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This webpage is very good for viewing the night sky and learning the names of the stars Timeanddate - Astronomy

However, it shows too many stars. Because I live in the city, I can only see about 50 stars. If I could filter out all of the dim stars, that would help me focus on just the top 50 brightest stars. If I want to learn the names of the stars and how to identify them I have to start with the brightest. Yes, you can scroll over the star and it will tell you how bright it is, but that is very time-consuming.

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I think your requirements can be met by Stellarium. It is a freely available open-source planetarium software available for PC, and can be used offline.

There is also a web version, which you can try out here.

You can filter stars out by pollution levels, as illustrated in the stellarium wiki.

Here is an Astronomy Stackexchange answer on matching the magnitude of stars to what is visible from specific cities.

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    $\begingroup$ The web version doesn't appear to have the light pollution setting. $\endgroup$
    – Kreiri
    Jan 12 at 14:43
  • $\begingroup$ I do not use the Web Version, it seems that you can only turn on or off the Atmosphere. The PC as well as the mobile versions do support it though. The PC version is incredibly detailed though. $\endgroup$ Jan 12 at 15:42
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    $\begingroup$ This is exactly what I was going to recommend when i clicked the question. Stellarium is an amazing piece of software that deserves to be in the toolbox of any aspiring amateur astronomer. The PC version even has a night mode that shifts everything into red monochrome, so you can take a laptop outside and actually compare what you see in the sky directly to what’s on-screen. $\endgroup$ Jan 12 at 18:55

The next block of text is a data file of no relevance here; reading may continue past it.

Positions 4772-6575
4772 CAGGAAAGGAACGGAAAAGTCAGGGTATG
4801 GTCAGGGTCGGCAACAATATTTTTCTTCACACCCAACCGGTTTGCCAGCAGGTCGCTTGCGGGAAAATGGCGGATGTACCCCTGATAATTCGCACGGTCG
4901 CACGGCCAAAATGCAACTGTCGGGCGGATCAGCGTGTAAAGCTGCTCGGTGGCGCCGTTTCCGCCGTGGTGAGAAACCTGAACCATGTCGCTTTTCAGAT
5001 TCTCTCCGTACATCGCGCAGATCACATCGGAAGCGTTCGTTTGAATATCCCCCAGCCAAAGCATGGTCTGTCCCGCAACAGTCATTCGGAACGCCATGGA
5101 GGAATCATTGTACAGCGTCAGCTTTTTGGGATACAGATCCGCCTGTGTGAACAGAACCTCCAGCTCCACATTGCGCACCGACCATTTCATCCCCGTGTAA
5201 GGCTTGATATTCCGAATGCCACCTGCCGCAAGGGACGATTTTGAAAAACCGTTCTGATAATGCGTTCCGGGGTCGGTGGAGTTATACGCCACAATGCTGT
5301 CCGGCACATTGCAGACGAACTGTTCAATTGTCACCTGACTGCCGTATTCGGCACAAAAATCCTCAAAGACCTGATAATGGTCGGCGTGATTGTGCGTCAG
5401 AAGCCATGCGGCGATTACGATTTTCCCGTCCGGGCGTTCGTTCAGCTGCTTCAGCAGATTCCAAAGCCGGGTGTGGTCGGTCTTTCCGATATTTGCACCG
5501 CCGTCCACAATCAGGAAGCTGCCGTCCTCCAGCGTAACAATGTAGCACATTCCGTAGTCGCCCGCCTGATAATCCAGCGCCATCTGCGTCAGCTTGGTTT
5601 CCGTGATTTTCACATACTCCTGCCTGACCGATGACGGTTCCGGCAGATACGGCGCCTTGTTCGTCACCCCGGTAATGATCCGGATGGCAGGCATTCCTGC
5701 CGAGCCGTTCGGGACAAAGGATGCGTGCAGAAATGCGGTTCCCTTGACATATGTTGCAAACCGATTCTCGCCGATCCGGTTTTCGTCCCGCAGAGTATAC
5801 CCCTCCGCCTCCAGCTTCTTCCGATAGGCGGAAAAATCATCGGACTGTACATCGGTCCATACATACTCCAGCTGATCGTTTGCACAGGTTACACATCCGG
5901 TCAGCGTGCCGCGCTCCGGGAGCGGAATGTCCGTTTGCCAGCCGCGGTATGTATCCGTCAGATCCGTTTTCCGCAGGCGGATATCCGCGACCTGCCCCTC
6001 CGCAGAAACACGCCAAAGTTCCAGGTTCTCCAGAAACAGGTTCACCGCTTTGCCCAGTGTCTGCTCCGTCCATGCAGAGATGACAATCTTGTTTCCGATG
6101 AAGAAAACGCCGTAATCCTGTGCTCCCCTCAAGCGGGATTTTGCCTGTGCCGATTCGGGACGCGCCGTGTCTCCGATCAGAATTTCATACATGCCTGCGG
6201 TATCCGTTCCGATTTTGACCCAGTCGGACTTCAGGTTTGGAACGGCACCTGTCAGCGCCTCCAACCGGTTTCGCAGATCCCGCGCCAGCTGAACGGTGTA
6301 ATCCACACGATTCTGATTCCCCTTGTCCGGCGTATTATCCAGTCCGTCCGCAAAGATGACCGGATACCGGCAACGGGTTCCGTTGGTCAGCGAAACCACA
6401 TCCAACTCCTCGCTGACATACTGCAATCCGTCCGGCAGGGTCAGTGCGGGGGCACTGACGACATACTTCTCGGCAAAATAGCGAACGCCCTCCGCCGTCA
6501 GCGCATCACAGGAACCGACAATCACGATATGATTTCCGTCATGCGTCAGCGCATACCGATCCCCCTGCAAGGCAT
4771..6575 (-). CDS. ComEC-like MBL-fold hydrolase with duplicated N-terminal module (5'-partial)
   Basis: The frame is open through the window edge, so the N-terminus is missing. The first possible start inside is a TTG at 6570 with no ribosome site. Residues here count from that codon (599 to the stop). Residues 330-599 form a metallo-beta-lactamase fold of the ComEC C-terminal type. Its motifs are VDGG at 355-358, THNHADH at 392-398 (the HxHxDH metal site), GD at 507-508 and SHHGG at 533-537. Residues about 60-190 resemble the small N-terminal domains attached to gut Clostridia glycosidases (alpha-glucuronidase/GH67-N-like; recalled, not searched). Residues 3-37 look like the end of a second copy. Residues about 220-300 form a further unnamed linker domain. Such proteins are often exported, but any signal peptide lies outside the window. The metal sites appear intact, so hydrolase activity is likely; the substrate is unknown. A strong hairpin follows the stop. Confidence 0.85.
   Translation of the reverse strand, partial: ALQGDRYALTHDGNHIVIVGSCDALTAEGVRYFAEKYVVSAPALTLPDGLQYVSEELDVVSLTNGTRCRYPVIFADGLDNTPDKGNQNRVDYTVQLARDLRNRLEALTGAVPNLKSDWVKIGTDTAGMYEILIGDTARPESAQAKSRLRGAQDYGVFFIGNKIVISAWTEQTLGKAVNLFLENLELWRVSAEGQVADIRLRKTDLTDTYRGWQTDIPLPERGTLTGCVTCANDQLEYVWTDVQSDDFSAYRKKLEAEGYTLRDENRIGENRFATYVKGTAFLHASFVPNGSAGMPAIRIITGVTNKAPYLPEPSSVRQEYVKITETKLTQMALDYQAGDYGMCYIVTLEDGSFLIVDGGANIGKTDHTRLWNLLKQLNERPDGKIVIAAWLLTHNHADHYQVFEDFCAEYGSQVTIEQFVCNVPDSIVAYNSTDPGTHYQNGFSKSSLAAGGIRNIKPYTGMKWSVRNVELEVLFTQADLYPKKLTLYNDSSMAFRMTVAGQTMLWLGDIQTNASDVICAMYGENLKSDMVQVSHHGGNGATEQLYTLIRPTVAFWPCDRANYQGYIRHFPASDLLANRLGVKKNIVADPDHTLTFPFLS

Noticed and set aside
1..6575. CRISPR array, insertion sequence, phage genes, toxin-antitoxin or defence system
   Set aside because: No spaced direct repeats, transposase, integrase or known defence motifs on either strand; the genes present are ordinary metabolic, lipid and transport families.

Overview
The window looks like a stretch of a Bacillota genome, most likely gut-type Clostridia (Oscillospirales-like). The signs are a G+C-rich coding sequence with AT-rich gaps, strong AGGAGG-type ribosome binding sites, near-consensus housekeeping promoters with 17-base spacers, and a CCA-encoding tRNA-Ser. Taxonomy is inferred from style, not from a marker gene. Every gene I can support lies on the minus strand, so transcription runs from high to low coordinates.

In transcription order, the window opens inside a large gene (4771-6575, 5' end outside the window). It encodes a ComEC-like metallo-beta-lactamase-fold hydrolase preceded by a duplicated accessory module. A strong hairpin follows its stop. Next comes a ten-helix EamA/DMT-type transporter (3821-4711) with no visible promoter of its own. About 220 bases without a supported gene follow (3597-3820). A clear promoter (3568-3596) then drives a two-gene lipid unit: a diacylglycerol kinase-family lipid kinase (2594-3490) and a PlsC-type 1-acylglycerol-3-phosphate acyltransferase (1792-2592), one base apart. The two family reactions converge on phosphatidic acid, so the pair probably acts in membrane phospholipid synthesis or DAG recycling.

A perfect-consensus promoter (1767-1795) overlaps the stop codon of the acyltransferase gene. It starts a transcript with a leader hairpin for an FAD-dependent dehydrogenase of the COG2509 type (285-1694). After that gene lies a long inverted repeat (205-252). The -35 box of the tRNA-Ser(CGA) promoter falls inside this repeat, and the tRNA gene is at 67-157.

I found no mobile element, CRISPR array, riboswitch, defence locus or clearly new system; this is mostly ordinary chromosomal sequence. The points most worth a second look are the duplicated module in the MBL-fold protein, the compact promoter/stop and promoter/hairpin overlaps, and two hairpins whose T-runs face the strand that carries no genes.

• $\begingroup$ Absolutely. Plus the add-ons for comets etc are amazing as well. Hell even catalogues like NGC and UGC are there. The all red night mode is available in the android version as well, albeit there the functionalities are reduced overall. $\endgroup$ Jan 12 at 19:28
  • $\begingroup$ Actually I'm not seeing how you filter out dim stars on stellarium. I have a mac not a pc. Do I have to do a lot of programming to filter out these stars. i'm will to do some but now much. i'm a programmer and i'm aware that five hour projects can easily turn into 50 hour projects and i'm not willing to spend 50 hours on this. $\endgroup$
    – bobsmith76
    Jan 13 at 2:30
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Perhaps use a phone app instead of a web page. Lordparthurnaax and I both recommende skEye, you can vary the brightness. A phone will rotate and map the sky it's directed towards. I learnt all the constellations and major stars. Search for astronomy on your app store. Here are the search results for Google Play Store.

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    $\begingroup$ Indeed, virtual observatory apps on phones are great, especially for beginners. I use the premium version of Stellarium on my phone. You should try out Skyview Lite, it has a charming AR interface. I also found SkEye to be really useful too. $\endgroup$ Jan 12 at 10:25
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    $\begingroup$ Hey Awesome! it was skEye that I used to see the stars too, i had fogotten. I spent a week sleeping on a 40x20' water bed in Luberon region. The sun kept the bed at a steady 28 degrees and the stars were fascinating. good times. $\endgroup$ Jan 12 at 10:58
  • $\begingroup$ I don't own a smart phone and I don't want to own a smart phone. Be honest, do you really increase productivity with those things? $\endgroup$
    – bobsmith76
    Jan 12 at 15:16
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    $\begingroup$ @bobsmith76 A smartphone is just a tool. You don't have to use it for non-productive activities. For example I receive a few hundred texts a year as delivery tracking notifications from courier services, reminders for medical appointments, etc. I probably send less than 10 per year. The amount of time I spend interacting with social media sites is zero, since I am not a member of any. Oh, and if my car breaks down, being able to contact a breakdown service and report my exact position "in the middle of nowhere" using GPS can be quite "productive" compared with the alternatives. $\endgroup$
    – alephzero
    Jan 12 at 16:20
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    $\begingroup$ Just asking, how do you count the hours? No offense meant :) $\endgroup$ Jan 13 at 16:34

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